Here is a picture of the entire quilt:
This quilt is entirely hand pieced. If you take a look at the last two rows, you begin to see fabrics that do not appear anywhere else in the quilt. I think she was running out of scraps! Also, look at the fabrics that are 3rd from the left on the bottom row and on the far left on the 2nd bottom row She didn't have a big enough piece for either one of these pieces and pieced them together.
I am planning on quilting this following the wavy curves and stitch in the ditch like this:
What should I use for the binding?
Update: I have spoken with a professional quilt appraiser via e-mail and when the weather calms down am considering driving this a few hours to get it appraised. But what she did tell me was every interesting. She said that this quilt marker had what appraisers would call a "deep scrap bag" which means it spanned several decades, the most recent being from the 1940's. So some of these fabrics may possibly be as old as the 1920's. Fun! I also neglected to show you what the back looks like and a closeup of the hand stitching. Such tiny stitches!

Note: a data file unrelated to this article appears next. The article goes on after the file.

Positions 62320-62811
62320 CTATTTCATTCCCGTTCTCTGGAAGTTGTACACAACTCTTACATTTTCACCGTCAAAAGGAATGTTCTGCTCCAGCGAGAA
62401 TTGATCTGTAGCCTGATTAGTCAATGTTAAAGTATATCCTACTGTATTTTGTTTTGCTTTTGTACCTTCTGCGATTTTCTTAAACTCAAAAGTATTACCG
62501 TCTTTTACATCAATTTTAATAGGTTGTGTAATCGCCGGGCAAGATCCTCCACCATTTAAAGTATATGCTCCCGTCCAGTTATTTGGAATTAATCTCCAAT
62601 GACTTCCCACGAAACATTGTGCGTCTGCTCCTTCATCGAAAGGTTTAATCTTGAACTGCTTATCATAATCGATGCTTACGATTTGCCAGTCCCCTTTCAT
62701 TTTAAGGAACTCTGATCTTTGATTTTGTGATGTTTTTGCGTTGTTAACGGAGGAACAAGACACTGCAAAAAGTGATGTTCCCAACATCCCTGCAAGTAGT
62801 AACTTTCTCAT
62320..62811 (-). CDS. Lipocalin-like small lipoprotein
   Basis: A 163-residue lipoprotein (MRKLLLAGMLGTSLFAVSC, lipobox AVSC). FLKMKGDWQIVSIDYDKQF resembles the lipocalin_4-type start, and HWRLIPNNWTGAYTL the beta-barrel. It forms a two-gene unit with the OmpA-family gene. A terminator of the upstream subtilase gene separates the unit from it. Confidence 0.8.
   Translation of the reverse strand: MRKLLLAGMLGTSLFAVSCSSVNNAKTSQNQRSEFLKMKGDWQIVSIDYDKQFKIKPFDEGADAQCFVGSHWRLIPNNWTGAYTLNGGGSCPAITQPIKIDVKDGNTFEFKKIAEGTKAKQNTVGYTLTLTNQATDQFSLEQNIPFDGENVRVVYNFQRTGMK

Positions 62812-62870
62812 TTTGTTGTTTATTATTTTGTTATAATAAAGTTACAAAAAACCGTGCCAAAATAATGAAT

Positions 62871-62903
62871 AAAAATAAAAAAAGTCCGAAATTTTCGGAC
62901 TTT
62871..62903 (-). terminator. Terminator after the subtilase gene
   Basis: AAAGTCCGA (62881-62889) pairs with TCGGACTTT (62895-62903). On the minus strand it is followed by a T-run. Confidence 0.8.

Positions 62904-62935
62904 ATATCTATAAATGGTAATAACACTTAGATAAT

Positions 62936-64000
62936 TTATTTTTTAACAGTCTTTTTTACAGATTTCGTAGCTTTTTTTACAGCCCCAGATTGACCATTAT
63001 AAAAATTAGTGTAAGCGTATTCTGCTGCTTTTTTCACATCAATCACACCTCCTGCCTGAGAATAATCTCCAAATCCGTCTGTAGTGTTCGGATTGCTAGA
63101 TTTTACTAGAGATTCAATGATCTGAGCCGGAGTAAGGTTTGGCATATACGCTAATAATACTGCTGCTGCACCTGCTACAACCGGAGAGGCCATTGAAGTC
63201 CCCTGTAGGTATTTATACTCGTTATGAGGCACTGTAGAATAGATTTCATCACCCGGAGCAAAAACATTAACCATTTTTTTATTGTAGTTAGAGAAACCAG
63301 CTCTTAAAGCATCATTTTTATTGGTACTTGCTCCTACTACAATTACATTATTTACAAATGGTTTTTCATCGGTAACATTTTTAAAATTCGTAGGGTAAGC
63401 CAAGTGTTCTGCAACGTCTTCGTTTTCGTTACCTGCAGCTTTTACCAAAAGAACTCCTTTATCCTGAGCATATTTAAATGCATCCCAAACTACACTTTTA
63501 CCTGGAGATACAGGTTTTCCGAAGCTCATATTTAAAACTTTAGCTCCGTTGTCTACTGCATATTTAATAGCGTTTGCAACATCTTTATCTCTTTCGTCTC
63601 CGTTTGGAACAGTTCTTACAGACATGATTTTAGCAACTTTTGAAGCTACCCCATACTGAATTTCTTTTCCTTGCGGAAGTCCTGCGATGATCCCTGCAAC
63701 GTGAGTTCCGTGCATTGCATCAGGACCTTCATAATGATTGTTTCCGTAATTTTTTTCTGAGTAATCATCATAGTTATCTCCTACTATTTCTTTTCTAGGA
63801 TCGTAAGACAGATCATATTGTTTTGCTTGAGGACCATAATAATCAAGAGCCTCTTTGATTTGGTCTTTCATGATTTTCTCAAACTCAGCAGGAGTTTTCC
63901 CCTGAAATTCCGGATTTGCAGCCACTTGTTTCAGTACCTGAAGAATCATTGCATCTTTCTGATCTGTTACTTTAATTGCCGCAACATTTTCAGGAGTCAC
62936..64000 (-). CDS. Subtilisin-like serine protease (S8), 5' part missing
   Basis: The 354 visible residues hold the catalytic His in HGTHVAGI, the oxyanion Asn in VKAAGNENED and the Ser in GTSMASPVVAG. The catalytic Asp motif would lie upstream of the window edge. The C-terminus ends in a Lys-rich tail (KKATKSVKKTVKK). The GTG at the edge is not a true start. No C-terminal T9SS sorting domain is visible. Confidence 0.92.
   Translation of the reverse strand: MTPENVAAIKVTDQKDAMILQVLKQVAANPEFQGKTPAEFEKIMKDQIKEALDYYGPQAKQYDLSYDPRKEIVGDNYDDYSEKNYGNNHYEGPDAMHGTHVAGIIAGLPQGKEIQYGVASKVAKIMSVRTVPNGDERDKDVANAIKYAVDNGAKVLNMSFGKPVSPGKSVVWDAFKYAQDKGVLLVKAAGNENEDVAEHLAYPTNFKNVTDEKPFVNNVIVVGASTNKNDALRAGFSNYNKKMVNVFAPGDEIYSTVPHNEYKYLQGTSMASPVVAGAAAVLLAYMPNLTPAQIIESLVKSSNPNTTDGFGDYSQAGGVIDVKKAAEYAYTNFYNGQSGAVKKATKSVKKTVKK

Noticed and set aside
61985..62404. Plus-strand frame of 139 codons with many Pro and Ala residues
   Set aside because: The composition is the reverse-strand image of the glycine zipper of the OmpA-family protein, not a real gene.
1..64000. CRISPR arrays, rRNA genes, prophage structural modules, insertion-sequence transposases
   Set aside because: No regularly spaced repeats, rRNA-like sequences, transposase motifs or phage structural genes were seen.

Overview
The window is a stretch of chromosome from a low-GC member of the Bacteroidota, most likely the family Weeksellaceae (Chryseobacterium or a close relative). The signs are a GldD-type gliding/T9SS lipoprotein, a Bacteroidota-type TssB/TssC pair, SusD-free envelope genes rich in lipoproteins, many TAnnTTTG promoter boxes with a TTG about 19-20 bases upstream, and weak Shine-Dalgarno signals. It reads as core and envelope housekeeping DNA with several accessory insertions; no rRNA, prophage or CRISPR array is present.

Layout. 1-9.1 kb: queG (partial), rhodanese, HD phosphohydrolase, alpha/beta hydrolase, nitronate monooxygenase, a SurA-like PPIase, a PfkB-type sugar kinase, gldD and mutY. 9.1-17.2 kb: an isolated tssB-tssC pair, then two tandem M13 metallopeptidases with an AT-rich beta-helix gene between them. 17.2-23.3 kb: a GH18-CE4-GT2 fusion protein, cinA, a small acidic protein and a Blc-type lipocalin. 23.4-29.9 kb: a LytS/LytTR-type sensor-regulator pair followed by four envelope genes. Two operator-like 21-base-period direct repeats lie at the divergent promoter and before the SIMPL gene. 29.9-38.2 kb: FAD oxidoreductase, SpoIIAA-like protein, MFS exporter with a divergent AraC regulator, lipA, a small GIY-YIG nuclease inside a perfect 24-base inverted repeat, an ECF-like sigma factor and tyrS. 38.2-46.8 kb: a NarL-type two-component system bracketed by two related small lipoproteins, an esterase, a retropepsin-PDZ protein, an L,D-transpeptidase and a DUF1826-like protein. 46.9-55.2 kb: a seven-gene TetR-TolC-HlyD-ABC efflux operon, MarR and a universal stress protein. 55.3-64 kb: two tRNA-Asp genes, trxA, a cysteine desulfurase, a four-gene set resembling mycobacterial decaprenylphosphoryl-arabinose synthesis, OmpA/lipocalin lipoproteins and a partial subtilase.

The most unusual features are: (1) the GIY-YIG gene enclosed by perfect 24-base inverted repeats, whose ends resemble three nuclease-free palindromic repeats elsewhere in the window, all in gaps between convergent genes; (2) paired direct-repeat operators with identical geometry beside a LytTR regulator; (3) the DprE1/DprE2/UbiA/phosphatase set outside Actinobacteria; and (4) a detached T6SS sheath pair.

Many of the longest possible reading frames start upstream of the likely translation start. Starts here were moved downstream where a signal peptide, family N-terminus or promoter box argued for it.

This quilt is not using the traditional make a block and sew them together method, the appraiser I spoke with said she possibly used some sort of applique method. Interesting!
Thanks for reading about my journey with this vintage quilt and a reminder, I am hoping to finish this quilt with fabrics from this era so if you have anything from the 1920's through 1950's that would go well with this quilt, please feel free to contact me! Just leave a comment on this post and I'll get back with you. Thanks so much for stopping by!
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